Loss of job 145 (9.8)
Death in the family 143 (9.6)
Divorce 90 (6.1)
Severe accident 71 (4.8)
Close friend death 68 (4.6)
Violence 41 (2.8)
Migration 34 (2.3)
Death of spouse 14 (0.9)
Number of deaths
 No death 1278 (85.6)
 1 death 179 (12.0)
 2 death 35 (2.3)
Number of events
 No events 913 (61.5)
 1 event 407 (27.4)
 2 events 127 (8.6)
 3 or more events 37 (2.5)
Faces
 Extremely content 259 (17.5)
 Very content 458 (30.9)
 Content 377 (25.4)
 Neutral 159 (10.7)
 Discontent 114 (7.7)
 Very discontent 57 (3.8)
 Extremely discontent 60 (4)

Values are mean ± SD or number (percentage).

* One or more events.

** One or more deaths


[TableWrap ID: T4] Table 4 

Means of systolic and diastolic blood pressure* (mmHg) by stressor exposures and psychological distress evaluated by the faces scale (N = 1477)


Characteristic N Systolic BP P Diastolic BP P
Any event No 907 127.4 ± 0.7 0.12 76.9 ± 0.4 0.87
Yes 570 125.8 ± 0.8 76.8 ± 0.5
Any death No 1264 127.0 ± 0.6 0.43 76.8 ± 0.3 0.62
Yes 213 125.8 ± 1.4 77,3 ± 0.8
Major illness in the family No 1328 127.0 ± 0.6 0.31 76.9 ± 0.3 0.71
Yes 149 125.2 ± 1.6 76.5 ± 1.0
Loss of job No 1332 127.0 ± 0.6 0.37 77.0 ± 0.3 0.38
Yes 145 125.3 ± 1.7 76.0 ± 1.0
Death in the family No 1477 126.9 ± 0.6 0.53 76.8 ± 0.3 0.50
Yes 143 125.8 ± 1.7 77.5 ± 1.0
Divorce No 1387 127.0 ± 0.5 0.19 77.0 ± 0.3 0.25
Yes 90 124.0 ± 2.2 75.5 ± 1.3
Severe accident No 1406 127.0 ± 0.5 0.19 76.9 ± 0.3 0.80
Yes 71 123.7 ± 2.4 76.5 ± 1.4
Close friend death No 1410 126.8 ± 0.5 0.78 76.8 ± 0.3 0.96
Yes 67 126.1 ± 2.5 77.0 ± 1.4
Violence No 1436 126.8 ± 0.5 0.84 76.9 ± 0.3 0.98
Yes 41 126.2 ± 3.2 76.9 ± 1.8
Migration No 1443 126.8 ± 0.5 0.92 76.9 ± 0.3 0.74
Yes 34 117.2 ± 3.5 77.6 ± 2.0
Death of spouse No 1334 126.9 ± 0.5 0.10 76.9 ± 0.3 0.05
Yes 14 117.9 ± 5.4 70.6 ± 3.1
Faces 0.06 0.29
Extremely content 259 130.4 ± 1.2 78.2 ± 0.7
Very content 455 126.8 ± 0.9 76.4 ± 0.6
Content 377 125.3 ± 1.0 77.1 ± 0.6
Neutral 158 125.7 ± 1.6 75.8 ± 0.9
Discontent 113 126.6 ± 1.9 76.0 ± 1.1
Very discontent 55 124.0 ± 2.7 75.9 ± 1.6
Extremely discontent 60 126.6 ± 2.6 78.3 ± 1.5

Values are mean ± standard error

* adjusted for age


[TableWrap ID: T5] Table 5 

Prevalence of true hypertension (BP ≥ 140/90 mmHg or use of BP drugs), awareness of hypertension and BP ≥ 140/90 mmHg by the occurrence of stressor exposures and psychological distress evaluated by the faces scale (N = 1484)


Characteristics
N
True hypertension*
N = 600 (40.4%)
P
Awareness of hypertension
N = 489 (33%)
P
BP ≥ 140/90 mmHg
N = 394 (26.5%)
P
Any event No 913 404 (44.2) < 0.01 317 (34.7) 0.07 267 (29.2) < 0.01
Yes 571 196 (34.3) 172 (30.1) 127 (22.2)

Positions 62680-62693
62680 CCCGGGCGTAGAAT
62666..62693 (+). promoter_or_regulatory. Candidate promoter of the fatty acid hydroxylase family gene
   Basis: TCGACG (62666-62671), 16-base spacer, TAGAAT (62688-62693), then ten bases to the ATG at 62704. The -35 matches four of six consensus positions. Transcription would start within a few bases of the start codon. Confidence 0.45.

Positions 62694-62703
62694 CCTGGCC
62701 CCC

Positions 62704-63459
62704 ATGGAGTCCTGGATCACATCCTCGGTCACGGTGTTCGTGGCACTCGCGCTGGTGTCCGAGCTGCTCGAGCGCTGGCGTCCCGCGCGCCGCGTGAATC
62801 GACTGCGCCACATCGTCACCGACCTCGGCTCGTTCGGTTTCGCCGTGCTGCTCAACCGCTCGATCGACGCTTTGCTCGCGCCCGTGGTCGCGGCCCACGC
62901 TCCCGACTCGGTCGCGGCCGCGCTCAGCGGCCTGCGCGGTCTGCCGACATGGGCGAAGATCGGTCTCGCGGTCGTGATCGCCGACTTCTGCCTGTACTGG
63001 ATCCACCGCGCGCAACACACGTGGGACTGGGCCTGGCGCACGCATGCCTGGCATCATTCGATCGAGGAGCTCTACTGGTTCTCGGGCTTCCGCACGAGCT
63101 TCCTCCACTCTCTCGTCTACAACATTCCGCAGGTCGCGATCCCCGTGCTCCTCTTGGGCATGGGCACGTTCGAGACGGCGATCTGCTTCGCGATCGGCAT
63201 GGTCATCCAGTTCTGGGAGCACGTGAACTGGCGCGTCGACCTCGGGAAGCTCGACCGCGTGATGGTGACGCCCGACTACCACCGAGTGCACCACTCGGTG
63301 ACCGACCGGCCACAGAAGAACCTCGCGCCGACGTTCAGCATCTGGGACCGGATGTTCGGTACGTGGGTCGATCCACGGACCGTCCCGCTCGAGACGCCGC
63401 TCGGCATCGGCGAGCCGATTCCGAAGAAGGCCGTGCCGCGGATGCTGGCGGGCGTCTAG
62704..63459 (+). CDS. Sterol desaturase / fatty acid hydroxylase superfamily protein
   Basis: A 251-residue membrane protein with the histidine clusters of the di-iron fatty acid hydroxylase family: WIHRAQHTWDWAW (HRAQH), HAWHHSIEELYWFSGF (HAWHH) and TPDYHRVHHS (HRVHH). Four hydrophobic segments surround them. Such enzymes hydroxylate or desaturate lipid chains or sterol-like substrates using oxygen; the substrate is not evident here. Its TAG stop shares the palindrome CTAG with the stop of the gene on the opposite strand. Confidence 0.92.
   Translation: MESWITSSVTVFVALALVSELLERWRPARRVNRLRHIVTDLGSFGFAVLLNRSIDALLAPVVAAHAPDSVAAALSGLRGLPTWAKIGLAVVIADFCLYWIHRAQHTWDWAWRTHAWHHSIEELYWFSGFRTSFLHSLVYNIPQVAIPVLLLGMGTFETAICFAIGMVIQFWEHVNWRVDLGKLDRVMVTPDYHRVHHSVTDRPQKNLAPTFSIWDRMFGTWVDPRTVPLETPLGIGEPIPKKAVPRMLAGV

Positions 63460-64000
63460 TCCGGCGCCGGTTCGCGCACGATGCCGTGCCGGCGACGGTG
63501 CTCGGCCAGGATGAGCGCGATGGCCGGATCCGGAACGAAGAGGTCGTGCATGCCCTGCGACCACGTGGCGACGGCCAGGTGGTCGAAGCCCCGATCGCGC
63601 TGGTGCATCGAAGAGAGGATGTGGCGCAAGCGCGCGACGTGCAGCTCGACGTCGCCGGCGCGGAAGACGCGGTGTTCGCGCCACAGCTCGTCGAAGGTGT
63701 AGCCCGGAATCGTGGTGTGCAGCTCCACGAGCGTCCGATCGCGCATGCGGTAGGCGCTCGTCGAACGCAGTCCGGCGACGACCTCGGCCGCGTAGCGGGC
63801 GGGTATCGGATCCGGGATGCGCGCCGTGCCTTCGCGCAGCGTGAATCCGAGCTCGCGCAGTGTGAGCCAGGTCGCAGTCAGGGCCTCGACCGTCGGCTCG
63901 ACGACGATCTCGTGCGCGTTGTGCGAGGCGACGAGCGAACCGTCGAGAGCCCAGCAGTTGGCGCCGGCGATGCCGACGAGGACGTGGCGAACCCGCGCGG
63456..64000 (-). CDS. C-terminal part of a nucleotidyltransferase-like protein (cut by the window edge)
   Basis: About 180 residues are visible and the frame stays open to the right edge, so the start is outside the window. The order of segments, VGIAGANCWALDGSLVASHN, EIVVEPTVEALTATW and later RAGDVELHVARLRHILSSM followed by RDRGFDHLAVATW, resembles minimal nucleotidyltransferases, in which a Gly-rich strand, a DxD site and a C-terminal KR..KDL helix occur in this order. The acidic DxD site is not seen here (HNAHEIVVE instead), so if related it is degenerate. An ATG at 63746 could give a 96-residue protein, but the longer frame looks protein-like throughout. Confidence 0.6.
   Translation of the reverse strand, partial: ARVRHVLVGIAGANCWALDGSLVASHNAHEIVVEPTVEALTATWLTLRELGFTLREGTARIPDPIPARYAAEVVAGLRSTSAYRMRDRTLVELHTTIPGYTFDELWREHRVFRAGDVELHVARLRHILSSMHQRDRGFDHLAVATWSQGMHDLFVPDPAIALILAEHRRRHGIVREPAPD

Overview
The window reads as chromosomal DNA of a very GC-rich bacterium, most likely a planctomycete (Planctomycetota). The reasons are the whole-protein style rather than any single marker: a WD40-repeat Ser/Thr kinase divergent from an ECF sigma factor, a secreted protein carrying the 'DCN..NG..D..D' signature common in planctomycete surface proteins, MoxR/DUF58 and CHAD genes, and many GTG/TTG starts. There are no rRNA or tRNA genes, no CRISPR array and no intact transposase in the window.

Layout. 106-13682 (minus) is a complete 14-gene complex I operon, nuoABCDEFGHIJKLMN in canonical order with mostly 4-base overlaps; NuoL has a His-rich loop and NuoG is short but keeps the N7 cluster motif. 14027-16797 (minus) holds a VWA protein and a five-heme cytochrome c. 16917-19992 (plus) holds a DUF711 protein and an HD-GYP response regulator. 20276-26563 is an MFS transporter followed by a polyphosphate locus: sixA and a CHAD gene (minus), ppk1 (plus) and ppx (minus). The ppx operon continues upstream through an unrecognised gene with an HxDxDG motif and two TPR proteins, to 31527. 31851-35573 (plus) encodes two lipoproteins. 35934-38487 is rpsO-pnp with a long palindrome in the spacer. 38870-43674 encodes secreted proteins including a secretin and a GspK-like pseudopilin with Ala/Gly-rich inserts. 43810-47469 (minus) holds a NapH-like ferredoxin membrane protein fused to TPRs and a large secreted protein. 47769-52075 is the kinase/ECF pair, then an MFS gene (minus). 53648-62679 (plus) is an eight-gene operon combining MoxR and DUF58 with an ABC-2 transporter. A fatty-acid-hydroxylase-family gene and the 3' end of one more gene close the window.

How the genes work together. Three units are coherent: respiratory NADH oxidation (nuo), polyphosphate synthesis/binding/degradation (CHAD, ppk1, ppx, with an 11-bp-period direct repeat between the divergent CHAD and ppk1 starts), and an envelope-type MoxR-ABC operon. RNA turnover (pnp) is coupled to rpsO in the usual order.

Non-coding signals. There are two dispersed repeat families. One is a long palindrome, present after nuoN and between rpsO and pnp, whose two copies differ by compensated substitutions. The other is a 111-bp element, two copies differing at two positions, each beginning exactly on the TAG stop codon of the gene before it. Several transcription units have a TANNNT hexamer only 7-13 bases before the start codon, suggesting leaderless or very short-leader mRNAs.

Any death No 1270 495 (39.0) < 0.01 404 (31.8) 0.02 328 (25.8) 0.12
Yes 214 105 (49.1) 85 (39.7) 66 (30.8)
Major illness No 1335 548 (41.0) 0.15 438 (32.8) 0.73 362 (27.1) 0.14
Yes 32 52 (34.9) 51 (34.2) 32 (21.5)
Loss of job No 1339 569 (42.5) < 0.01 459 (34.3) < 0.01 373 (27.9) < 0.01
Yes 145 31 (21.4) 30 (20.7) 21 (14.5)
Death in the family No 1341 531 (39.6) 0.05 433 (32.3) 0.10 349 (26) 0.16
Yes 143 69 (48.3) 56 (39.2) 45 (31.5)
Divorce No 1394 583 (41.8) < 0.01 473 (33.9) < 0.01 382 (27.4) < 0.01
Yes 90 17 (18.9) 16 (17.8) 12 (13.3)
Severe accident No 1413 576 (40.8) 0.24 472 (33.4) 0.10 378 (26.8) 0.43
Yes 71 24 (33.8) 17 (23.9) 16 (22.5)
Friend death No 1416 563 (39.8) < 0.01 459 (32.4) 0.05 372 (26.3) 0.27
Yes 68 37 (54.4) 30 (44.1) 22 (32.4)
Violence No 1443 592 (41.0) < 0.01 480 (33.3) 0.13 389 (27) 0.04
Yes 41 8 (19.5) 9 (22.0) 5 (12.2)
Migration No 1450 594 (41.0) < 0.01 482 (33.2) 0.12 390 (26.9) 0.05
Yes 34 6 (17.6) 7 (20.6) 4 (11.8)
Death of spouse No 1470 595 (40.5) 0.72 485 (33.1) 0.73 390 (26.5) 0.86
Yes 14 5 (35.7) 4 (28.6) 4 (26.5)
Faces 0.03** < 0.01** 0.92**
Extremely content 259 112 (43.2) 85 (32.8) 79 (30.5)
Very content 458 160 (34.9) 123 (26.9) 108 (23.6)
Content 377 156 (41.4) 123 (32.6) 104 (27.6)
Neutral 159 62 (39.0) 54 (34.05) 41 (25.8)
Discontent 114 52 (45.6) 45 (39.5) 28 (24.6)
Very discontent 57 24 (42.1) 25 (43.9) 17 (29.8)
Extremely discontent 60 34 (56.7) 34 (56.7) 17 (28.3)

* Includes individuals aware of diagnosis with uncontrolled BP and individuals unaware of the diagnosis

** P for linear trend


[TableWrap ID: T6] Table 6 

The association between stressor exposures and psychological distress evaluated by faces scale with hypertension (OR and 95% CI)


Exposure Men * P Women * P Overall** P
Any event 0.7 (0.5–1.1) 0.31 0.8 (0.6–1.2) 0.15 0.8 (0.6–1.0) 0,10
Any death 1.2 (0.7–2.1) 0.51 1.1 (0.7–1.8) 0.60 1.2 (0.8–1.7) 0.33
Major illness in the family 0.6 (0.3–1.1) 0.11 0.9 (0.5–1.6) 0.78 0.8 (0.5–1.2) 0.23
Loss of job 0.7 (0.5–1.2) 0.69 0.7 (0.3–1.4) 0.35 0.7 (0.5–1.2) 0.24
Familiar death 0.8 (0.4–1.6) 0.59 1.4 (0.8–2.6) 0.18 1.2 (0.8–1.8) 0.44
Divorce 2.0 (0.8–5.1) 0.14 0.5 (0.2–1.3) 0.17 0.9 (0.5–1.7) 0.81
Severe accident 0.7 (0.3–1.7) 0.40 0.9 (0.4–2.1) 0.82 0.8 (0.4–1.5) 0.47
Close friend death 2.0 (0.8–5.6) 0.16 1.1 (0.5–2.4) 0.19 1.5 (0.8–2.7) 0.25
Violence 0.3 (0.1–1.1) 0.06 0.7 (0.2–3.0) 0.67 0.4 (0.2–1.1) 0.07
Migration 0.4 (0.1–1.7) 0.24 1.1 (0.3–4.9) 0.88 0.7 (0.3–1.9) 0.47
Death of spouse 2.3 (0.2–26.2) 0.52 0.3 (0.1–1.1) 0.07 0.4 (0.1–1.6) 0.21
Number of deaths 0.41 0.87 0.58
 No death 1 1 1
 1 death 1.1 (0.6–2.1) 1.3 (0.8–2.2) 1.3 (0.9–1.9)
 2 death 2.1 (0.4–11.2) 0.7 (0.3–1.9) 1.4 (0.4–2.5)
Number of events 0.24 0.37 0.16
 No event 1 1 1
 1 event 0.7 (0.5–1.1) 0.9 (0.6–1.3) 0.8 (0.6–1.1)
 2 events 0.8 (0.4–1.7) 0.7 (0.4–1.3) 0.8 (0.5–1.2)
 More than 3 events 0.7 (0.1–3.9) 1.2 (0.3–4.4) 1.0 (0.3–2.6)
Faces 0.18 0.40 0.18
 Extremely content 1 1 1
 Very content 0.6 (0.4–1.1) 0.8 (0.5–1.4) 0.7 (0.5–1.0)
 Content 1.3 (0.7–2.3) 0.9 (0.5–1.6) 1.1 (0.7–1.6)
 Neutral 0.8 (0.4–1.7) 0.7 (0.3–1.4) 0.9 (0.5–1.3)
 Discontent 1.3 (0.5–3.4) 1.0 (0.5–2.0) 1.1 (0.6–1.9)
 Very discontent 0.5 (0.1–1.9) 0.8 (0.3–1.9) 0.7 (0.3–1.4)
 Extremely discontent 2.4 (0.6–8.9) 1.8 (0.7–4.1) 1.8 (0.9–3.6)

*adjusted for age, skin color, physical activity, alcohol abuse, body mass index, strong parental history and education

** adjusted for gender, age, skin color, physical activity, alcohol abuse, body mass index, strong parental history and education.